• contractors who:
    • have been granted power and authorities under the BCA’s delegation framework
    • are available ‘on demand’ to provide technical leadership or specialist expertise
  • another BCA’s staff members who may be specifically named as part of an arrangement
  • another BCA if part of an arrangement or formal transfer.

A BCA must record the BCO to whom it has allocated the work it performs. Where the work is performed by another BCA, it is sufficient for the primary BCA to simply record the name of the BCA, not the individual staff member performing the building control function. A BCA should also record when the work has been completed, and the outcome, to comply with regulation 6.

A BCA’s system for allocating building control work does not have to be complex. It may consist of a basic flow chart with guidance for the staff member allocating the work. The staff member may work on the front-counter and receive and check applications, they may be the staff member who enters the applications into the consent processing system, or staff member who performs building control functions. To comply with this requirement, the staff member allocating work could:

  • complete a work allocation or task assignment sheet and retain a record for file while providing the sheet to the relevant BCO
  • update a spreadsheet or other work management system or record noting who is processing an application.

An example of how a BCA may choose to allocate work is where a consent application may be received for building work on a building with a classified use of community service, C1. Fire safety and mechanical ventilation need to be assessed. The staff member who has the competency to assess this category of building has a backlog of applications and is too busy to assess this building in the required timeframes. The application can be allocated to a staff member who has been identified as being competent for single-storey residential buildings only, but has had some experience in fire safety and mechanical ventilation. Their work is then supervised and peer reviewed by the competent employee.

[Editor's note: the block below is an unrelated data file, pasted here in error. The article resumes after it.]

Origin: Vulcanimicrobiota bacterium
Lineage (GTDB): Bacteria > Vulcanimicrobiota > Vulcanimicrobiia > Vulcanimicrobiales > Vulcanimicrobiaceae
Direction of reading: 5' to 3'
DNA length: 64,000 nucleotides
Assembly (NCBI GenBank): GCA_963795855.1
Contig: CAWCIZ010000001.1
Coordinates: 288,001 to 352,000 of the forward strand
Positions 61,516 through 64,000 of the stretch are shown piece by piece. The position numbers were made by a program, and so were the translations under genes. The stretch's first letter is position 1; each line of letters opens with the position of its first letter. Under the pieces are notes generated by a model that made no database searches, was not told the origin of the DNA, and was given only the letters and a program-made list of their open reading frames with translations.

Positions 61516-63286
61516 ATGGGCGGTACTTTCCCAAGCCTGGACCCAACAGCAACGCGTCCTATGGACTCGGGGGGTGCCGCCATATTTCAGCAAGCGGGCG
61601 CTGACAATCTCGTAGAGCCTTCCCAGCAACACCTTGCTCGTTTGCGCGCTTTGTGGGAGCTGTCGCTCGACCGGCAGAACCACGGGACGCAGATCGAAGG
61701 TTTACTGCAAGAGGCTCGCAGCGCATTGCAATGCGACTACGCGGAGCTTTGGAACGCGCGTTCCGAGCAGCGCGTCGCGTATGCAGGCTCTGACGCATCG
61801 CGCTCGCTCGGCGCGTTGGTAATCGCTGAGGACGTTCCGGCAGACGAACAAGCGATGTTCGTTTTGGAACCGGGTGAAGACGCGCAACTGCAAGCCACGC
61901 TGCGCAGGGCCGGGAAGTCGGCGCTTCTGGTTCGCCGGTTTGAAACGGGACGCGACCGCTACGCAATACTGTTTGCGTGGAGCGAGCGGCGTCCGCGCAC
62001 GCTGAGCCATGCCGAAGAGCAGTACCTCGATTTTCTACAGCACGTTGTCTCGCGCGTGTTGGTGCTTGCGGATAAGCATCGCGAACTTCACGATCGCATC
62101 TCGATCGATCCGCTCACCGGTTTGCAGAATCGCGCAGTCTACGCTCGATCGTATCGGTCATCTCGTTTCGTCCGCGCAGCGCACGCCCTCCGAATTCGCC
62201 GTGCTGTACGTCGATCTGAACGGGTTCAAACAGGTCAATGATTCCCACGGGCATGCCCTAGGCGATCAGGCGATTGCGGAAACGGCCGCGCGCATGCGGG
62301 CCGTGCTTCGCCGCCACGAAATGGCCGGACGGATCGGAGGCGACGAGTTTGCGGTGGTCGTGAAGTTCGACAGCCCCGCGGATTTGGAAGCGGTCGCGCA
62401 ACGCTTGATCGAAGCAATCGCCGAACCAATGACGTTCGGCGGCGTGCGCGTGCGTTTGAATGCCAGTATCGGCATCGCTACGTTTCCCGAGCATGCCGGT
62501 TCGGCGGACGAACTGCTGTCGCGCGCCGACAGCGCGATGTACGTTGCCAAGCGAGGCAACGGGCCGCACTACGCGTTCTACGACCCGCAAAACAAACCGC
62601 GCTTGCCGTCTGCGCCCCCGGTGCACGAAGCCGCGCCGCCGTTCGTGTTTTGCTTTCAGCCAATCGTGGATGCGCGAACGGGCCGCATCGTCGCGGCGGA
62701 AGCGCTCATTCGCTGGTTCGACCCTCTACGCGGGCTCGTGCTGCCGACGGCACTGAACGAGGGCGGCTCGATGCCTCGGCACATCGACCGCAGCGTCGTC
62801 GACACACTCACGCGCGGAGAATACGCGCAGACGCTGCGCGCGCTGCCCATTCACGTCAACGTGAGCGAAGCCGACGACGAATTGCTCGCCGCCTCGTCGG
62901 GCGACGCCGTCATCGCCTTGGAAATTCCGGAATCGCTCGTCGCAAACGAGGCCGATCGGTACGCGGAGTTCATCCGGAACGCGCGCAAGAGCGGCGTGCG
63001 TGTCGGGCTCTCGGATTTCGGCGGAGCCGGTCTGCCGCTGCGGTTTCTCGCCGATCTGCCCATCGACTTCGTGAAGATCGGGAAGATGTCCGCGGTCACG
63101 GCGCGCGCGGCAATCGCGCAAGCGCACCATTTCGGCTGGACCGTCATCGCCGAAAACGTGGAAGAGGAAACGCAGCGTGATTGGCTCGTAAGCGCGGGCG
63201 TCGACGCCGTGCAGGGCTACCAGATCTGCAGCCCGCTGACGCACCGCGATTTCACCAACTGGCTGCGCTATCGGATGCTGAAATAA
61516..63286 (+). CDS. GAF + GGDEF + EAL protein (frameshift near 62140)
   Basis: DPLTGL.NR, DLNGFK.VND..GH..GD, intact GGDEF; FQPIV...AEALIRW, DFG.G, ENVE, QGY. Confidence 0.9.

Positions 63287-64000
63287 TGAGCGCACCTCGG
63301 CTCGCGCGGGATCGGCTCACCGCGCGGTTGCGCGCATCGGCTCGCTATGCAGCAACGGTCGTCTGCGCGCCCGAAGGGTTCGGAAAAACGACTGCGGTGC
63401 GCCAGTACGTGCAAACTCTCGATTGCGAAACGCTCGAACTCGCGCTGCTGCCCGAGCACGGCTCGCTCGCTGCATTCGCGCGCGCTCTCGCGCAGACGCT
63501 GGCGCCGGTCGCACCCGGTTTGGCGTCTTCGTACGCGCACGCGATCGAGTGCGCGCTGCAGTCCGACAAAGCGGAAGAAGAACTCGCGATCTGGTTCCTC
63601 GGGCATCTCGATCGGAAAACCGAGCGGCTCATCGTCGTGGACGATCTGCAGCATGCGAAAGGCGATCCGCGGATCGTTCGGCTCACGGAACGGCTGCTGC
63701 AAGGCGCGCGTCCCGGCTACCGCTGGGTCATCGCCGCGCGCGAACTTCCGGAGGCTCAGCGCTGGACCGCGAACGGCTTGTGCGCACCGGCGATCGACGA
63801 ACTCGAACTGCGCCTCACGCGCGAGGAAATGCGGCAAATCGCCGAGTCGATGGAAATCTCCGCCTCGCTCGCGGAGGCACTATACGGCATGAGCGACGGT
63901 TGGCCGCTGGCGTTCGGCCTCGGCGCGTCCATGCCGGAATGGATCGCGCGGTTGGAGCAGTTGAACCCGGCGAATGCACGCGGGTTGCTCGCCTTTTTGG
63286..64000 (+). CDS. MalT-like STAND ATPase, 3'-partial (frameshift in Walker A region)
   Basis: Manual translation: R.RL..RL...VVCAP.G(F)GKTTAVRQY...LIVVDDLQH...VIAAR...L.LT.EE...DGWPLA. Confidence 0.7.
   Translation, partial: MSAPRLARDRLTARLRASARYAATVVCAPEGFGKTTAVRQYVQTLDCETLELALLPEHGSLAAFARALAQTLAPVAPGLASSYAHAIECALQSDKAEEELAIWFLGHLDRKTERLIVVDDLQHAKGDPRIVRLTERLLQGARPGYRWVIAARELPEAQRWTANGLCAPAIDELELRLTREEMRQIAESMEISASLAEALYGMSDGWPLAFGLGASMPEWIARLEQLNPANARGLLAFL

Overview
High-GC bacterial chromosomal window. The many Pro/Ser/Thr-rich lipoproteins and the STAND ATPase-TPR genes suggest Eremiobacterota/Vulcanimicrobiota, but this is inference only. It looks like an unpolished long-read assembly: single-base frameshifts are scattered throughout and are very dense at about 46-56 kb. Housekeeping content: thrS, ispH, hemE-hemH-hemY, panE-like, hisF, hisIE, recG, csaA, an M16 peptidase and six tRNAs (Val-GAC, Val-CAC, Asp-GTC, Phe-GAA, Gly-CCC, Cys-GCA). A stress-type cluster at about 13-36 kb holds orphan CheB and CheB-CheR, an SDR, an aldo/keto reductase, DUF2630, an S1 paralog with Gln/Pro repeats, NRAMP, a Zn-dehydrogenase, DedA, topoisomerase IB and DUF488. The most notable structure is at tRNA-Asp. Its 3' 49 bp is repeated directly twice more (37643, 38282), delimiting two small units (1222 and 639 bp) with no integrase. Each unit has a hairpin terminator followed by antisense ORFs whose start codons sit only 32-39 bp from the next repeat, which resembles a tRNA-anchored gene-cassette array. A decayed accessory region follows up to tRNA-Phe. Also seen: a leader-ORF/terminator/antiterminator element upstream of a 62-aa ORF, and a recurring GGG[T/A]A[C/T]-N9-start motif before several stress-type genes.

In another example, an application may be received and classified as C2. It includes an alternative solution fire design using the verification method. The BCA does not have any in-house competency for considering alternative solution fire designs on commercial buildings. This work is allocated to an external contractor who has the competency to perform this type of work.

The system should provide for work to be re-classified where the staff member processing it determines this is necessary. The appropriate re-classification of work should not result in the accreditation body making a finding of non-compliance with this regulatory requirement. It should be seen as the demonstration of a system that is both appropriate for purpose and consistently and effectively implemented. It should also support the BCA to ensure that it works within its scope of accreditation (if relevant).

Read about the National BCA competency assessment system.

You can read the following on the Legislation website:

The E2/AS1 risk matrix has further information.

Alternative Solutions has further information on compliance with the Building Code.

This information is published by the Ministry of Business, Innovation and Employment’s Chief Executive. It is a general guide only and, if used, does not relieve any person of the obligation to consider any matter to which the information relates according to the circumstances of the particular case. Expert advice may be required in specific circumstances. Where this information relates to assisting people: